In her acrylic paintings, Denitza borrows the abstract expressionist technique of motion painting to create the skeletons of imagined urban settings. This initial corporeal engagement with the panel provides a foundation of formal abstraction that gives way to the pictorial detail of the finished tableau. The artist describes her images as "X-rays" of her own visual imagination, fed by her fascination with the connection between human and habitat. She sees urban landscapes as revealing states of arrested development in which spaces of ruin-dilapidated apartments, condemned lots overtaken by graffiti and debris-often endure alongside the slick gleam of modern architecture, the highest emblem of human invention. Denitza uses enamel to simulate the experience of the human eye as it scans the cosmopolis; for her, to traverse a city is to find oneself awash in the glossy reflected light of windows, cars, metal and bulbs of every hue. As she describes it, 'the visual noise of color and light changes everything to abstraction.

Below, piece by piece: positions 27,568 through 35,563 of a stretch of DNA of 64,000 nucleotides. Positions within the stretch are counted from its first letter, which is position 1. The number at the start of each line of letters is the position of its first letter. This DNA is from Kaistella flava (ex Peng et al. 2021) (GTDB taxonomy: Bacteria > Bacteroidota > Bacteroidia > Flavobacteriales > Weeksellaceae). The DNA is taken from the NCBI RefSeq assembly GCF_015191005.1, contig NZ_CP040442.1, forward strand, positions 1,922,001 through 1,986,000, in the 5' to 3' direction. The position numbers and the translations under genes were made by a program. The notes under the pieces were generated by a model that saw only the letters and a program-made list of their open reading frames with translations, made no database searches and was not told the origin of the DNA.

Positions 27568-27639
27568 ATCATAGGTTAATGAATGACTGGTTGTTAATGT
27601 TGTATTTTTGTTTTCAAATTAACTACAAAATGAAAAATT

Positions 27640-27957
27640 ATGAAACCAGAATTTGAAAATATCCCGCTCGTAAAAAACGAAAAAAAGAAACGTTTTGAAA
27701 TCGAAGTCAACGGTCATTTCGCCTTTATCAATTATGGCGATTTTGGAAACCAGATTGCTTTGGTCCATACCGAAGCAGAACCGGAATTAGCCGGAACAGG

625 Shefford, Bromont, QC, J2L 1C2, Canada.